Fig. 3: Mendel’s annotations on page 478 of his German translation of Darwin’s The Variation of Animals and Plants Under Domestication.
figure 3

The segment marked by Mendel states (in Darwin’s original English, underlining corresponding to Mendel’s underlined words): “even thirty grains did not fertilise a single seed; but when forty grains were applied to the stigma, a few seeds of small size were formed”. Mendel also underlined “Naudin”, who, as explained by Darwin, observed that multiple pollen grains were required for fertilisation in Mirabilis (see SIF1 entry 11 for the full English text of this passage). This annotation is especially important because it prompted Mendel, in spite of eye strain, to repeat Naudin’s experiments, recounting them in a letter to Nägeli. Mendel discovered that in repeated cases one pollen grain was, in fact, sufficient for fertilisation, consistent with his theory of heredity.

Mendel had previously addressed this topic in his classic 1866 paper: “According to the view of famous physiologists, in phanerogams, for the purpose of reproduction, one germ cell and one pollen cell unite into a single cell that is able to develop into an independent organism” (Abbott and Fairbanks 2016, p. 420). The “famous physiologists” undoubtedly include Unger, who had been embroiled in a dispute with Eduard Fenzl (Mendel’s other botany professor) when Mendel studied with them. Unger argued that a single pollen cell fertilises a single egg cell ensuring equal parental contributions to each progeny plant. Fenzl claimed that fertilising pollen does not contribute genetic material but serves merely to nourish the egg (Olby, 1985; Orel, 1996; Klein and Klein, 2013). Mendel’s observations were fully consistent with Unger’s assertion, and Mendel included a lengthy footnote supporting Unger’s view, and contradicting Fenzl’s, without naming either (Abbott and Fairbanks 2016, p. 420).

Mendel mentioned Darwin again in his ninth letter to Nägeli: “Darwin and Virchow have pointed to the high degree of independence that is typical for individual characters and whole groups of characters in animals and plants. The behaviour of plant hybrids indisputably furnishes an important proof of the correctness of this point of view” (Stern and Sherwood 1966, p. 96). Although Mendel’s two earlier references to Darwin are criticisms regarding specific topics, this one objectively praises the accuracy of Darwin’s insights.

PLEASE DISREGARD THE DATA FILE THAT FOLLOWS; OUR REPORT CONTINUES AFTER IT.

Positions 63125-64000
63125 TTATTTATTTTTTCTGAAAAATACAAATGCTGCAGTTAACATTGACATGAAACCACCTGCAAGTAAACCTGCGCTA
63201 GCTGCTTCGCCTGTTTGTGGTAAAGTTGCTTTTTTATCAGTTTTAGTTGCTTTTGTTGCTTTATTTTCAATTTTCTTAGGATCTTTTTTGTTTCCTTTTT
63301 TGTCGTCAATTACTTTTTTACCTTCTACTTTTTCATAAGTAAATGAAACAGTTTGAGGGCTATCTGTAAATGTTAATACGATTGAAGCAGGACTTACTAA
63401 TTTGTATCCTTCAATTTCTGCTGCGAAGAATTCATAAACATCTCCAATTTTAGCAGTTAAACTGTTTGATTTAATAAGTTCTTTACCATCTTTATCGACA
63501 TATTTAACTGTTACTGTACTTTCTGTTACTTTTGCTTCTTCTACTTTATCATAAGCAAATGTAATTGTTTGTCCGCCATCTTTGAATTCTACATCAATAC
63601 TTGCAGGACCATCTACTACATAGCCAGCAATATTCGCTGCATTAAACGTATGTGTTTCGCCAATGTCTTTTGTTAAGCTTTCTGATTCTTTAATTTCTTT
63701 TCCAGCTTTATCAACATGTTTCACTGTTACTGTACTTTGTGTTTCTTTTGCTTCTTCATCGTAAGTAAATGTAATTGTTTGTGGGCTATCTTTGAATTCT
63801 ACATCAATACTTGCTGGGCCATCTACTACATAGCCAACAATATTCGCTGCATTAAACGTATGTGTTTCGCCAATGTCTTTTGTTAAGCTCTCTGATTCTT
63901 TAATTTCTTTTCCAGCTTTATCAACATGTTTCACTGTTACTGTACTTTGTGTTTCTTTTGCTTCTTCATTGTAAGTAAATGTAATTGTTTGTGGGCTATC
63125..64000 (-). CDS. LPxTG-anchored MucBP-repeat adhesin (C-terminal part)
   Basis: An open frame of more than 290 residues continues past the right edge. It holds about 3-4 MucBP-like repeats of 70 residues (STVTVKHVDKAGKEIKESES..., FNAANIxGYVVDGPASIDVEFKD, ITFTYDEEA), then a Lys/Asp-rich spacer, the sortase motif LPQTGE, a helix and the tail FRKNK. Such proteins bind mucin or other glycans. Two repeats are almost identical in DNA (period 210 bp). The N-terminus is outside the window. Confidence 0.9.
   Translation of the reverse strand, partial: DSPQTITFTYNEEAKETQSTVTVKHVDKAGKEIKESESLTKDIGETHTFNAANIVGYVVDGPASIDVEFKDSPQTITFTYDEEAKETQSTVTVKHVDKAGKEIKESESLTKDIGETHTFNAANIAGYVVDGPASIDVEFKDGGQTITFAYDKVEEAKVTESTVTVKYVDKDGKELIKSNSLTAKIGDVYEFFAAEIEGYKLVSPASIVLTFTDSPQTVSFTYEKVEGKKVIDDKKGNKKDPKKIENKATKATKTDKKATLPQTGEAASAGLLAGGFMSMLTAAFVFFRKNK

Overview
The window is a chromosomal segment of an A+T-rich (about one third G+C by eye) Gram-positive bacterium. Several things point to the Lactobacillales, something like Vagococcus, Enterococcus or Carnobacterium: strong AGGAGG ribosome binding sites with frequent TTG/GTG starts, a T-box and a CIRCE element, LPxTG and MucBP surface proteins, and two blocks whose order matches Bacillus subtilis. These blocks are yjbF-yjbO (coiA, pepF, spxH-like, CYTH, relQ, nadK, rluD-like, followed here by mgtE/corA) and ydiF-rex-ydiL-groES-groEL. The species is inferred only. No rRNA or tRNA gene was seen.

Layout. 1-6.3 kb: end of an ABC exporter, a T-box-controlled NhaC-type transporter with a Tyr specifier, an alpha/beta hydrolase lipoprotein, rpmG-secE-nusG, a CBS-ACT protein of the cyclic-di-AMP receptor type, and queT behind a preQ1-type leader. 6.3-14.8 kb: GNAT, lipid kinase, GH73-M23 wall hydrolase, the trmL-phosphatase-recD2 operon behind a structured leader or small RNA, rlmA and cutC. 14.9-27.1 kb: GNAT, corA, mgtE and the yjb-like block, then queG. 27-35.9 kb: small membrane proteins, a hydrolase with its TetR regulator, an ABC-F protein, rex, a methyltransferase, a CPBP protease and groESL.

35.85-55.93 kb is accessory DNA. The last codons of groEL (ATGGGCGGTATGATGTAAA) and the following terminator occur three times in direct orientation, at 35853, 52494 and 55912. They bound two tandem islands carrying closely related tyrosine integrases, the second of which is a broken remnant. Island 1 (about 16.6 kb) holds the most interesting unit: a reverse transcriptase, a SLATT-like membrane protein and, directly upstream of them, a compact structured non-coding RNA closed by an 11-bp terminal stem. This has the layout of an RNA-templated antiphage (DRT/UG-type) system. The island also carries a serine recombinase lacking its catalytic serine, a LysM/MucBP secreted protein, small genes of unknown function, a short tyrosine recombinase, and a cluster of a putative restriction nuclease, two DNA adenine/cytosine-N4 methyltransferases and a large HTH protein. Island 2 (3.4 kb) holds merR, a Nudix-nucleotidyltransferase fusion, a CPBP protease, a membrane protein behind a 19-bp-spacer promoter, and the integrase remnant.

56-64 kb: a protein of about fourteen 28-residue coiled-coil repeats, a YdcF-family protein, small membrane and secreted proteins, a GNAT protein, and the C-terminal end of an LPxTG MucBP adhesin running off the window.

Mendel’s Darwinian statement to Nägeli

Toward the end of Mendel’s tenth letter to Nägeli (November 18, 1873) is perhaps the most Darwinian passage among his existing writings. Here Mendel inferred that several wild species of Hieracium, which naturally self-pollinate but occasionally produce hybrids in nature, would ultimately suffer extinction, because if the hybrids, “were repeated too often or became permanent, [they] would finally result in the disappearances of the species involved, while one or another of the more happily organized progeny, better adapted to the prevailing telluric and cosmic conditions, might take up the struggle for existence successfully and continue it for a long stretch of time, until finally the same fate overtook it” (Stern and Sherwood 1966, p. 102). The term “struggle for existence” is, of course, characteristically Darwinian, and the words Mendel used, “Kampf ums Dasein” are the same as in his German translations of Origin of Species and The Variations of Animals and Plants Under Domestication for Darwin’s phrase “struggle for existence”. Commenting on this passage, Iltis (1966) exclaimed, “the clericalists who stigmatised Mendel the liberal as a Darwinist were not so far wrong!” (p. 204).

The gap between Mendel’s ninth and tenth letters to Nägeli exceeded three years. Mendel noted in his tenth letter that he would send his remaining Hieracium hybrids to Nägeli. From that time forward, Mendel dramatically curtailed his plant hybridisation research. Nägeli would twice again write to Mendel, but there is no record that Mendel responded (Iltis 1966). Mendel had managed to conduct research in addition to administrative duties from the time he was elected abbot in 1868, but those duties grown more cumbersome. He increasingly faced hostilities from his superiors, in part due to his dedication to science and in part due to his obstinance in defying demands from church and governmental authorities. These hostilities would escalate in the coming years, leaving him consumed, bitter, and distrustful until his death, January 6, 1884.

Summary and inferences